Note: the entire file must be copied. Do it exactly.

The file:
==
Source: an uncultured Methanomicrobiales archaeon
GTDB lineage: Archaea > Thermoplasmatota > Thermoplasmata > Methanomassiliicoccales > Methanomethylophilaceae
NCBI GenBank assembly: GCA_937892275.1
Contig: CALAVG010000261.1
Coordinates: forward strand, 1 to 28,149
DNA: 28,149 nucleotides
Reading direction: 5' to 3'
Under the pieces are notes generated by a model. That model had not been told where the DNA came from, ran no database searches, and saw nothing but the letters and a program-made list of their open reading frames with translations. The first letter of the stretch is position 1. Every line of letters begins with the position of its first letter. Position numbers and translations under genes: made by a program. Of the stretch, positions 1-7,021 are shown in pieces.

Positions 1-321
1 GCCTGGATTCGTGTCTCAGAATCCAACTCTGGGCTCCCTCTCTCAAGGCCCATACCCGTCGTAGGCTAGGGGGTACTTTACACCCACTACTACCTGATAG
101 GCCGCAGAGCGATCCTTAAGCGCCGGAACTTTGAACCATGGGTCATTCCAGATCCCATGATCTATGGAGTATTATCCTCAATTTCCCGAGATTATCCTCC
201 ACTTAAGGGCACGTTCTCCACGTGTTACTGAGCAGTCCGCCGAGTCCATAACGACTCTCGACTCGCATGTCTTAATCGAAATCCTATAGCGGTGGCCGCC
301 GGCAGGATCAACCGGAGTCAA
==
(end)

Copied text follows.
Source: an uncultured Methanomicrobiales archaeon
GTDB lineage: Archaea > Thermoplasmatota > Thermoplasmata > Methanomassiliicoccales > Methanomethylophilaceae
NCBI GenBank assembly: GCA_937892275.1
Contig: CALAVG010000261.1
Coordinates: forward strand, 1 to 28,149
DNA: 28,149 nucleotides
Reading direction: 5' to 3'
Under the pieces are notes generated by a model. That model had not been told where the DNA came from, ran no database searches, and saw nothing but the letters and a program-made list of their open reading frames with translations. The first letter of the stretch is position 1. Every line of letters begins with the position of its first letter. Position numbers and translations under genes: made by a program. Of the stretch, positions 1-7,021 are shown in pieces.

Positions 1-321
1 GCCTGGATTCGTGTCTCAGAATCCAACTCTGGGCTCCCTCTCTCAAGGCCCATACCCGTCGTAGGCTAGGGGGTACTTTACACCCACTACTACCTGATAG
101 GCCGCAGAGCGATCCTTAAGCGCCGGAACTTTGAACCATGGGTCATTCCAGATCCCATGATCTATGGAGTATTATCCTCAATTTCCCGAGATTATCCTCC
201 ACTTAAGGGCACGTTCTCCACGTGTTACTGAGCAGTCCGCCGAGTCCATAACGACTCTCGACTCGCATGTCTTAATCGAAATCCTATAGCGGTGGCCGCC
301 GGCAGGATCAACCGGAGTCAA